How Relevant Are Press Releases?

Posted

04-06-2015 07:06:09

How Relevant Are Press Releases?

Press releases used to be a cornerstone of any PR strategy. But today they are similar to a fax machine. In other words, not unheard of, but certainly anachronistic. At least they are for many PR professionals.

I spend a good deal of my time speaking to companies about their needs for PR and marketing. These are high-level executives and the first thing they often mention is the need to “put out some press releases.” I used to explain that press releases are a bit passé in this day and age. But now I simply nod my head as I know they are talking about getting the word out about their company, and saying “press release” is how they express this desire. In fact, press releases still have a place in your PR strategy and I recommend companies still use them – for the right reasons.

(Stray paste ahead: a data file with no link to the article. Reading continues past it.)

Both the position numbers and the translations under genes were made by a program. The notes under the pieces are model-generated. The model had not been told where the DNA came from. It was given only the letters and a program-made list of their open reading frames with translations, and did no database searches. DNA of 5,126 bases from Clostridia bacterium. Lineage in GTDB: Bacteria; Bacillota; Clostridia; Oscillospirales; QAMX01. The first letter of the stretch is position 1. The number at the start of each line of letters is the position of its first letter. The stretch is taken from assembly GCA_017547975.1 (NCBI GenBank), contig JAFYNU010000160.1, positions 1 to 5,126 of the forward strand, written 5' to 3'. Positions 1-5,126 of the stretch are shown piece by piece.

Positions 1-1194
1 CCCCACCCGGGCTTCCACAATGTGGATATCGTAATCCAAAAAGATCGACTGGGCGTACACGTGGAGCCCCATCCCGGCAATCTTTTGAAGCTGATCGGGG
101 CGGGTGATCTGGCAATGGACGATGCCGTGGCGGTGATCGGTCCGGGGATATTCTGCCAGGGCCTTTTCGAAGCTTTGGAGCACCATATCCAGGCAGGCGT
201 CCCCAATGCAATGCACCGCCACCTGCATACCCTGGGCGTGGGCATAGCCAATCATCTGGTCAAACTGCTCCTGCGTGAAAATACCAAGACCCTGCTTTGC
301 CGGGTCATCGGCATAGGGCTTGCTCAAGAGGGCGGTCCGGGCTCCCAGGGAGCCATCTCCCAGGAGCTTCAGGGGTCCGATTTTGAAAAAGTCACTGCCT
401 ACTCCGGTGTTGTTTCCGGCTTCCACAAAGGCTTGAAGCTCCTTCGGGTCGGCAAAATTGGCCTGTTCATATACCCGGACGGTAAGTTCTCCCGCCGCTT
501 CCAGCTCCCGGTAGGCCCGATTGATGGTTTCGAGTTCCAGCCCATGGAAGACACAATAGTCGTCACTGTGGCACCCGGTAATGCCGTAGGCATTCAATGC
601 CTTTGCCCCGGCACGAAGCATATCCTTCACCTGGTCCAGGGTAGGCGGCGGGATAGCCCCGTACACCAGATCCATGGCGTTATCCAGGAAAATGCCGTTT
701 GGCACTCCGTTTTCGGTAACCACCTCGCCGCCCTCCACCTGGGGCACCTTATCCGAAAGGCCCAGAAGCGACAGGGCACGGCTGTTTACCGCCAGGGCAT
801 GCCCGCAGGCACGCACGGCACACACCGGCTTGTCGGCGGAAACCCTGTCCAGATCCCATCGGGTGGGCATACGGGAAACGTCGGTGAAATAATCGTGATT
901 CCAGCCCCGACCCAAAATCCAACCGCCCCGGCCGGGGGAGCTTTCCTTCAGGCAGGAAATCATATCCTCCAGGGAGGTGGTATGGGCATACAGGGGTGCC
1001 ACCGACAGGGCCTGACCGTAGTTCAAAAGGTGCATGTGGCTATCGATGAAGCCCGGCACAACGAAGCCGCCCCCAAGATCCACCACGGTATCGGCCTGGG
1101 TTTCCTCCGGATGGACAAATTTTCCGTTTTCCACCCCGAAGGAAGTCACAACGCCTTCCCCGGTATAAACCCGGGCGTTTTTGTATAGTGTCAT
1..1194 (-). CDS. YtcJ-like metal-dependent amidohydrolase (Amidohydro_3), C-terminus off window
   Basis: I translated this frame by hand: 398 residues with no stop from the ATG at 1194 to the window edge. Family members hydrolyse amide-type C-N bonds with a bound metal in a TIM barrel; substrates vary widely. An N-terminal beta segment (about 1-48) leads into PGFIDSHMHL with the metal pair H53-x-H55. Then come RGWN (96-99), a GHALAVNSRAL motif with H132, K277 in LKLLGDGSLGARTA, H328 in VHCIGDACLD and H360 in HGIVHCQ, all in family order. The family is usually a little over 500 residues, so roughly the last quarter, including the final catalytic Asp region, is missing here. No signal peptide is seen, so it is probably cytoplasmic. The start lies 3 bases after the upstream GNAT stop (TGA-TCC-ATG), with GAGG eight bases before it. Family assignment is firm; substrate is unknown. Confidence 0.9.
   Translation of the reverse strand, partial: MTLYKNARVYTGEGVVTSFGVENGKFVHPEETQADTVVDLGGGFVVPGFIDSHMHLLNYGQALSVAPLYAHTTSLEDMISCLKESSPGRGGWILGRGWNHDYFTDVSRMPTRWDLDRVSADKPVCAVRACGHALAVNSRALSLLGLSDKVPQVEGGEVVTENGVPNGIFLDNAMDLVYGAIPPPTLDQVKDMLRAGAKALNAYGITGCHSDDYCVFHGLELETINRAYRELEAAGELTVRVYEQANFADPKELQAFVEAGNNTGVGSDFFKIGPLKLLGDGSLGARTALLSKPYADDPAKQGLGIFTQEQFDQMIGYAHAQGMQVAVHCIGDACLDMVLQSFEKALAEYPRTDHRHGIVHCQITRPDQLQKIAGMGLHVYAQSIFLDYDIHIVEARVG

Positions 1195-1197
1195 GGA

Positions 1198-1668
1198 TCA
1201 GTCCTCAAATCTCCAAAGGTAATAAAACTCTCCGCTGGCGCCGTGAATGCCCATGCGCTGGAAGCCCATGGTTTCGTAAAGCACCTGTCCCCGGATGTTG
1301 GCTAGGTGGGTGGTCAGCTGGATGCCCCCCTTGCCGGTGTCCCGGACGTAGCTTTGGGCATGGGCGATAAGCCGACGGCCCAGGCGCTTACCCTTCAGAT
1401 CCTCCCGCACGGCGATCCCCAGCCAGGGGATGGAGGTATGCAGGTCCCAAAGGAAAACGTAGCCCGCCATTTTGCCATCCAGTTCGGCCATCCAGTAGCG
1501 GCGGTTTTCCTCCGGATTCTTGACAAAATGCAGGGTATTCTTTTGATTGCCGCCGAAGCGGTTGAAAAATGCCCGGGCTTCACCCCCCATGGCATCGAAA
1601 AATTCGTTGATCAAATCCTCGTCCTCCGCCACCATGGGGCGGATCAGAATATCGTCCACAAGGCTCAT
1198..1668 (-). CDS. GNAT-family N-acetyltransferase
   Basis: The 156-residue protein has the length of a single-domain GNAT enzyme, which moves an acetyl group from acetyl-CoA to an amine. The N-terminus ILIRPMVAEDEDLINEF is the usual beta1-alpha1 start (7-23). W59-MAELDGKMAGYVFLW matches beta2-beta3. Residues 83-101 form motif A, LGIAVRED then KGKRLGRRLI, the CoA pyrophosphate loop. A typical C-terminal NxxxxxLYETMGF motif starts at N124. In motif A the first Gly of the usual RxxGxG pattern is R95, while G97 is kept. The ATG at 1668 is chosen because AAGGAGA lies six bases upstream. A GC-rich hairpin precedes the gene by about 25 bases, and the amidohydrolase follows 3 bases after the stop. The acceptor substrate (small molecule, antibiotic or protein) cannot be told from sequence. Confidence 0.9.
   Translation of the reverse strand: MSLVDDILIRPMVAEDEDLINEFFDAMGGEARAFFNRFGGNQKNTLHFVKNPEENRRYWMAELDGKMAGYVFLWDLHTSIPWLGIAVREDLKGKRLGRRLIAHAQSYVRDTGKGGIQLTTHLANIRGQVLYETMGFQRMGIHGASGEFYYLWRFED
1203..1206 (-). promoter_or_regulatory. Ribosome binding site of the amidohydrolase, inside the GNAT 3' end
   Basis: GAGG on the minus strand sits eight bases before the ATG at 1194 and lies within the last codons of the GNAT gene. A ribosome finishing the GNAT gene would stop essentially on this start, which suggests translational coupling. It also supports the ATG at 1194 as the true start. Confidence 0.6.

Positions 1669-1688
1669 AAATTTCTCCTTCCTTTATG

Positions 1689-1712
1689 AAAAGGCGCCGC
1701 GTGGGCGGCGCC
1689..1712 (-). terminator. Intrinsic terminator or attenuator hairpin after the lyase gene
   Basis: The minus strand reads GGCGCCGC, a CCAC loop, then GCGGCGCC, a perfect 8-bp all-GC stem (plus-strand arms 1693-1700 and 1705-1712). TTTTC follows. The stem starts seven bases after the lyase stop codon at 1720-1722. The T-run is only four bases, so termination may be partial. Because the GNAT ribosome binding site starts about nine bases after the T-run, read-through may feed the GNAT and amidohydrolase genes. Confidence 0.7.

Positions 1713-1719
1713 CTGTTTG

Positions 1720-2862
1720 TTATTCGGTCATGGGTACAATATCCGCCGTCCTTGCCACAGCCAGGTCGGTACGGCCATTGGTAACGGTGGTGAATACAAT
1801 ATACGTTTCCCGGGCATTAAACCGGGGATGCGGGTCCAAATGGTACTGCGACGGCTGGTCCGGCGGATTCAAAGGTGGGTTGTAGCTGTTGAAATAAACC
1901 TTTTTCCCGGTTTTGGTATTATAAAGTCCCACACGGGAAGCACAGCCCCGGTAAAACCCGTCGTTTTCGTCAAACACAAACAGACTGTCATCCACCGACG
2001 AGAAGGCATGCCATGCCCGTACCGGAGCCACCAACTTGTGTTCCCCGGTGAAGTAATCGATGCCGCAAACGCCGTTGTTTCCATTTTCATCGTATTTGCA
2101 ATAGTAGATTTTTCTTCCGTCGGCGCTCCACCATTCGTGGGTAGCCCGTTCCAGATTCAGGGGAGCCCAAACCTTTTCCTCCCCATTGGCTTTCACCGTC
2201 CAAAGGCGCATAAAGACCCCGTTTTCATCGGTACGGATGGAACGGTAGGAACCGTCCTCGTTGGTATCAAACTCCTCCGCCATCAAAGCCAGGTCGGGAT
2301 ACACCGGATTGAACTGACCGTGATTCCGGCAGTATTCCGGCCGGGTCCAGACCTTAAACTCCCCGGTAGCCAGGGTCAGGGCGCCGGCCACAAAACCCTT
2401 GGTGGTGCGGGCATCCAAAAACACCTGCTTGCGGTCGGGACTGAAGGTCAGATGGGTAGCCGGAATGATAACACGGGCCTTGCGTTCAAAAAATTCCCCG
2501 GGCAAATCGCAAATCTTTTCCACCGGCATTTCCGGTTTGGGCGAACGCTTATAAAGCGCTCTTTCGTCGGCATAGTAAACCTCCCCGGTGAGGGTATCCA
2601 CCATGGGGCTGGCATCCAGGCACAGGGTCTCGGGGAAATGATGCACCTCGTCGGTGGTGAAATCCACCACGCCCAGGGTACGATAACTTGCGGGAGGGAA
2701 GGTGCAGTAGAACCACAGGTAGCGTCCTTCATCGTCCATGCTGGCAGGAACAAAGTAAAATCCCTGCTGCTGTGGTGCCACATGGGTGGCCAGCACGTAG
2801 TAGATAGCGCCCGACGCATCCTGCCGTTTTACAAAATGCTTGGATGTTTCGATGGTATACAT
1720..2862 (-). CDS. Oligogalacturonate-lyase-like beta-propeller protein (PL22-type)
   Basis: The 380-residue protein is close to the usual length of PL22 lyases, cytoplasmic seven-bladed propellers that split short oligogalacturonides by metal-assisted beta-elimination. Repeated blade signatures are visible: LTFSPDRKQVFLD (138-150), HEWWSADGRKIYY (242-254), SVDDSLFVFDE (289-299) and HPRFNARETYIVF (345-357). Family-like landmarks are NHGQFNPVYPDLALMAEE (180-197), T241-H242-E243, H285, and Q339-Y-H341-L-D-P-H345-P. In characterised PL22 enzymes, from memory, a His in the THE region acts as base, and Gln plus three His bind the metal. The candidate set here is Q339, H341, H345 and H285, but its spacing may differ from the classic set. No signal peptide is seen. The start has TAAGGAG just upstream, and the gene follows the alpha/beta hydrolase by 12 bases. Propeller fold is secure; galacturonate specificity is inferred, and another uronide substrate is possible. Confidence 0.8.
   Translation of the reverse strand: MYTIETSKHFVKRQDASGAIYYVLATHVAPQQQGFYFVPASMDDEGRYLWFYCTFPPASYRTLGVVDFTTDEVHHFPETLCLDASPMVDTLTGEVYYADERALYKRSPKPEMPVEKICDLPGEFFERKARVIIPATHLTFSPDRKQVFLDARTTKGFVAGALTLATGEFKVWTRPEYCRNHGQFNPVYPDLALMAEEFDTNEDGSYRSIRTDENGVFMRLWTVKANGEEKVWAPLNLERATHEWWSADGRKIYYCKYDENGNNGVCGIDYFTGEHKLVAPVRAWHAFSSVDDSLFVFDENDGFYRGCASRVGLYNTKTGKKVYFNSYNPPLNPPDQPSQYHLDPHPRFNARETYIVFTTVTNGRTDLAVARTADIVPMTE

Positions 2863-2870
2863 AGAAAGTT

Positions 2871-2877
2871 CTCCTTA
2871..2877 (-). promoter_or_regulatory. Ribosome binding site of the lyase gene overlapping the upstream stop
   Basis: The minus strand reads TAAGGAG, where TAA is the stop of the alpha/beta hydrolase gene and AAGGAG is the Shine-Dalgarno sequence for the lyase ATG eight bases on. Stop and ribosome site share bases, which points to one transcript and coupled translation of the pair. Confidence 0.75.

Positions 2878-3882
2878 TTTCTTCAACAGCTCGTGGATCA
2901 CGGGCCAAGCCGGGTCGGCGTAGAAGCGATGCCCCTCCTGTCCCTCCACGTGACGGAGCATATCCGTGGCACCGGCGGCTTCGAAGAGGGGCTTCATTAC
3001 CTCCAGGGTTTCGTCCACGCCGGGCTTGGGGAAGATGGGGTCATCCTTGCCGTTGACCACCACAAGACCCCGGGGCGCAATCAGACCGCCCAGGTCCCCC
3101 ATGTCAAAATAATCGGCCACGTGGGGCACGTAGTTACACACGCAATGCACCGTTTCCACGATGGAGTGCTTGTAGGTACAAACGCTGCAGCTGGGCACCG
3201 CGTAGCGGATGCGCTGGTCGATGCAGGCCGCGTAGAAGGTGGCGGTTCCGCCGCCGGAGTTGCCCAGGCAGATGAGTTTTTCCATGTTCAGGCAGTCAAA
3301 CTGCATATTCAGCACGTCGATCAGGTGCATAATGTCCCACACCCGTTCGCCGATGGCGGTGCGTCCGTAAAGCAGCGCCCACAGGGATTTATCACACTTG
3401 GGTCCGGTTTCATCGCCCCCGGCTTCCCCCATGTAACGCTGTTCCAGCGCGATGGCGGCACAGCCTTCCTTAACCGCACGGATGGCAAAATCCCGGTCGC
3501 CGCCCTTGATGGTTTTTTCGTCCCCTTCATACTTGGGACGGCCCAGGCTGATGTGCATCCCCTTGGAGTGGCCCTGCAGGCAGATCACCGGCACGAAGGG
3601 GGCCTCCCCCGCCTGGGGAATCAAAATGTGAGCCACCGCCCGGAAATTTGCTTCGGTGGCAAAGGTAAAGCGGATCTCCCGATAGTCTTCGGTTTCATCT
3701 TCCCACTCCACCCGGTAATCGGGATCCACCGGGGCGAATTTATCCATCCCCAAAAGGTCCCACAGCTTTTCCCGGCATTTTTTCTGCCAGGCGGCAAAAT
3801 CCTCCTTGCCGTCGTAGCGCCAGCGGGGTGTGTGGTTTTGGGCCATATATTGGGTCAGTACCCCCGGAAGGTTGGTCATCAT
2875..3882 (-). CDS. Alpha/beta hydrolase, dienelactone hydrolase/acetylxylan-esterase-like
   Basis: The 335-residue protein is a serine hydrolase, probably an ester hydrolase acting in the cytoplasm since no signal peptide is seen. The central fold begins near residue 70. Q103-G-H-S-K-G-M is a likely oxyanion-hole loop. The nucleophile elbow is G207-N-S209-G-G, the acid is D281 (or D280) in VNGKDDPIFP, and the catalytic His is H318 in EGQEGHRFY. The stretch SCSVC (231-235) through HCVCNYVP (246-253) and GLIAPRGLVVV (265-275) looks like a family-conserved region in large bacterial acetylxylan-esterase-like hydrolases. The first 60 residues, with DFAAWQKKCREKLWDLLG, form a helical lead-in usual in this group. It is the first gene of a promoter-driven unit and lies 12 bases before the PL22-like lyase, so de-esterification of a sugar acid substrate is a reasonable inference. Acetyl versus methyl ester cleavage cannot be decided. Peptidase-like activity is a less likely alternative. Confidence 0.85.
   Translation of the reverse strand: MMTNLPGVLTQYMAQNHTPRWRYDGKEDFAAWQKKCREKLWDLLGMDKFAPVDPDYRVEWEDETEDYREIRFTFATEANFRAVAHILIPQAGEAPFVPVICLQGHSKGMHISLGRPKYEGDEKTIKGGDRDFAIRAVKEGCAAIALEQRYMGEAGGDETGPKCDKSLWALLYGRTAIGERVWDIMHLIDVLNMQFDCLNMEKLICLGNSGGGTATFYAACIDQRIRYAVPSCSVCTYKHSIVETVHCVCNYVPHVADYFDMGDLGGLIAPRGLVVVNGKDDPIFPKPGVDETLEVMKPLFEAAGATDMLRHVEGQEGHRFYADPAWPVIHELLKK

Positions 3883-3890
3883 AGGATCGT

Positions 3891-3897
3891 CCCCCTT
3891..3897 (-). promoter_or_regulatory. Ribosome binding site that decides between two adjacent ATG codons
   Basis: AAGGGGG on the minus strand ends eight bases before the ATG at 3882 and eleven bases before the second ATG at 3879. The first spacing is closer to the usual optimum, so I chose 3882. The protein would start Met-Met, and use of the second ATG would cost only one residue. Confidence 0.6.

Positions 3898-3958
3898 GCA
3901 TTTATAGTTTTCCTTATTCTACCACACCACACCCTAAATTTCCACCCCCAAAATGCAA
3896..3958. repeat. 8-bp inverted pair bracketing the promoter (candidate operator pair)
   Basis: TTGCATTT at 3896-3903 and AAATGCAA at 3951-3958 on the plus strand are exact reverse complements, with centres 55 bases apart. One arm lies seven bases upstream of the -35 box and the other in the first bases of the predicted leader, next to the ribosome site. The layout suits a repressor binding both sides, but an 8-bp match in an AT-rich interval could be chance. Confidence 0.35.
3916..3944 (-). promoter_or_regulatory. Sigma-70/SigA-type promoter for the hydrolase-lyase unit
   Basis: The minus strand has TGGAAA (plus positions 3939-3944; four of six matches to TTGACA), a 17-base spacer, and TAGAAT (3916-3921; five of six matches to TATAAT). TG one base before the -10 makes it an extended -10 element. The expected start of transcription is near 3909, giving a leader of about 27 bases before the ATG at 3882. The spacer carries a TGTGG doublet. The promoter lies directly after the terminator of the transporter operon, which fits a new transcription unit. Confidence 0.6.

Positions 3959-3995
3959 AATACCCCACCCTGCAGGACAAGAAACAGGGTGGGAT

Unless it is big news – like a merger, new product or earnings – press releases will likely not result in any articles or calls from reporters. For most companies, articles and interviews will come from having close relations with journalists.  Your PR representative should know – or get to know – most of the reporters who cover your industry. They should be sending useful news about your company to these writers on a regular basis. This is how press coverage is earned.

Press releases do help to show activity, increase SEO and keep a record of key events. Your potential clients will likely visit the press section of your website when they are considering doing business with your company. If they see you are sending out at least one release a month, it will show that you are a dynamic company that is doing interesting things. It is also a good way to keep track of items like when you put out the latest version of a product, signed a particular client or last spoke at an industry event.

So, by all means, continue to put out press releases. Even if these are no longer the main way to earn media coverage they are still a valuable element of any communications strategy.

Jim Lubinskas, Senior Consultant



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